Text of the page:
Photography of trained/domesticated animals is okay perhaps. In Mudumalai wildlife sanctuary in Tamil Nad, we boarded a govt jeep that screeched in maximum decibels that no wonder none of us spotted anything in the park. But in the reserve shoulder adjoining the park, we luckily spotted a herd of wild elephants browned with mud bath. It was disturbing to see that even these were used to traffic noise and human scent that the herd tore the trees and munched away the shoots and branches without sparing us a glance as if they did not care who spotted them or clicked them.

I don’t feel good watching wild tiger pictures. That jeeps drive so close to them and that humans are no strangers to the big cats is distressing. For personal victories and gloating over Twitter and Facebook and Instagram, every dude with a DSL cam heads to our national wildlife parks & sanctuaries for shooting prize winning pictures that he/she thinks are his/her trophies. Why do we want audience for everything. I find the idea unsettling.

Treetop cottages in Wayanad (Kerala) and Topslip (Tamil Nad) are always in our mind. This is a quiet and undisturbing way to observe and enjoy wildlife. I guess most sanctuaries in India including Ranthambore etc offer this facility.

Top slip reminds me of a friend’s experience. You have to return with your jeep/car by 6 pm to base cottage there, for elephants will be on prowl in the wild with sunset. The friend’s family could not. They were near the summit when they came face to face with a herd of wild elephants. The head of the family switched off the lights and the engine, downed the windows just a fraction to let in breathing air as the family huddled closer to each other in the car. They were surrounded by 10-15 big bulls and cows and calves who were feeling all sides of the car with their trunks. The family held their breath and sat immobile, going to sleep without a sound as hours clicked, hostage to surrounding inquisitive wild elephants. Wouldn’t have taken the tuskers a minute to upturn the car. Finally only around the dawn the elephants left quietly and the badly scared guys made their u-turn. Next day they were warned by the forest dept for overstaying.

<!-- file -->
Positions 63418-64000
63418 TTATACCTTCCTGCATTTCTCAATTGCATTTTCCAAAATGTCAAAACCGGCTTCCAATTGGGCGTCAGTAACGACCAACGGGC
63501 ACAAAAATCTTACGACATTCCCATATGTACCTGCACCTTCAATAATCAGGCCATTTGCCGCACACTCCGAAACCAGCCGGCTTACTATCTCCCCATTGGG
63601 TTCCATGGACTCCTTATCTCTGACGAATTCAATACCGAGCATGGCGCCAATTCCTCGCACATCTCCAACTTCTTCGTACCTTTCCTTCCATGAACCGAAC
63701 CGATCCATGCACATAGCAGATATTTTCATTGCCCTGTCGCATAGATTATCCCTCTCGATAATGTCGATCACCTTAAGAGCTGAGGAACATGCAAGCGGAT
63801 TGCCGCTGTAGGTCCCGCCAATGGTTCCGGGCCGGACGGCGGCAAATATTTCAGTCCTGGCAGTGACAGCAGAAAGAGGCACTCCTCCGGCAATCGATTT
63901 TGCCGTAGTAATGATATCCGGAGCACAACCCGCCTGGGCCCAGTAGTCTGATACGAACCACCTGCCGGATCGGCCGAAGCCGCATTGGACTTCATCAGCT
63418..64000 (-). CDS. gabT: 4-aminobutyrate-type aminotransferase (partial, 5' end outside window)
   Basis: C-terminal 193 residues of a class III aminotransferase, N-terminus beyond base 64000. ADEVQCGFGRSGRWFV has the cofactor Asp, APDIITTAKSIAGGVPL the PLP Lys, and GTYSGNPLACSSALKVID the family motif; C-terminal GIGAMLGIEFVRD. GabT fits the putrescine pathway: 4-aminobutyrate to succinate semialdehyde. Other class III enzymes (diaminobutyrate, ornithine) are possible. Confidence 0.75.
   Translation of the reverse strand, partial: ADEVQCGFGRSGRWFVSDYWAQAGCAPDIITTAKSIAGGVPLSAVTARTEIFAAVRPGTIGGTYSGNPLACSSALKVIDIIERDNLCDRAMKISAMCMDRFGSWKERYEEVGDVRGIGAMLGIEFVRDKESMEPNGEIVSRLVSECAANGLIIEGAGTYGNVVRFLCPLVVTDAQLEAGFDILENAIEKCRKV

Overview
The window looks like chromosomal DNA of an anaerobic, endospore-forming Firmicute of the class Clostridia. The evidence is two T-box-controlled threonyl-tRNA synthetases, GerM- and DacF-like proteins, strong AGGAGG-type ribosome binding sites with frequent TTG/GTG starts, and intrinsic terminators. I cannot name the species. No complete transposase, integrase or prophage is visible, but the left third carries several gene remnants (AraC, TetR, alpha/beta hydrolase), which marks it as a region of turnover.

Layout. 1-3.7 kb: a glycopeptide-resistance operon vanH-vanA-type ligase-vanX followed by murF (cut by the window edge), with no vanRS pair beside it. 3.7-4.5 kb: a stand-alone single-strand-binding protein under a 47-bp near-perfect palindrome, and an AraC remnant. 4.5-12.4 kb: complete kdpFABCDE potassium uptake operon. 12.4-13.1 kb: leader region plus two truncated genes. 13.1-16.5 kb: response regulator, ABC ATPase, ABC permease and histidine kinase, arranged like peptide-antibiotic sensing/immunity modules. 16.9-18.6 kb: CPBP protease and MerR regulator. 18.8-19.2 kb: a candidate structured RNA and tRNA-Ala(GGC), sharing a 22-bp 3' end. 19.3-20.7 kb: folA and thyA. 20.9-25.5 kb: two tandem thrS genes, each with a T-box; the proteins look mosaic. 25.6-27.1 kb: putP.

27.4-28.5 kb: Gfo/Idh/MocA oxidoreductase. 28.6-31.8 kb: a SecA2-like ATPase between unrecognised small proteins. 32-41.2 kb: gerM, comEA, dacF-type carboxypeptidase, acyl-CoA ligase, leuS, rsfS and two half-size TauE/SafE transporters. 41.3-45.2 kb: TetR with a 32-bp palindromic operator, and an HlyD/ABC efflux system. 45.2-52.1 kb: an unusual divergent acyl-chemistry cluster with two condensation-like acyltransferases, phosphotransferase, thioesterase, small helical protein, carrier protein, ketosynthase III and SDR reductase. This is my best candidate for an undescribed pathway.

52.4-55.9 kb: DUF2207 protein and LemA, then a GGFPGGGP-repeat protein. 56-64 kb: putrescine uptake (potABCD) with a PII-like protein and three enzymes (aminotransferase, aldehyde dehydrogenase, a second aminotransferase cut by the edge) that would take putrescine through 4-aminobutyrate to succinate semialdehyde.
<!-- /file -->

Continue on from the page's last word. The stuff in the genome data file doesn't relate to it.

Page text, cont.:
The so-called wildlife photographers, in my opinion, do much more damage to nature that they say they revere. Their pictures with tigers & elephants shall encourage a lot more travelers into the parks which is not desirable. This is one ground where I would not want awareness in our people. Lesser the footfall in the forest reserves/sancturies, the better.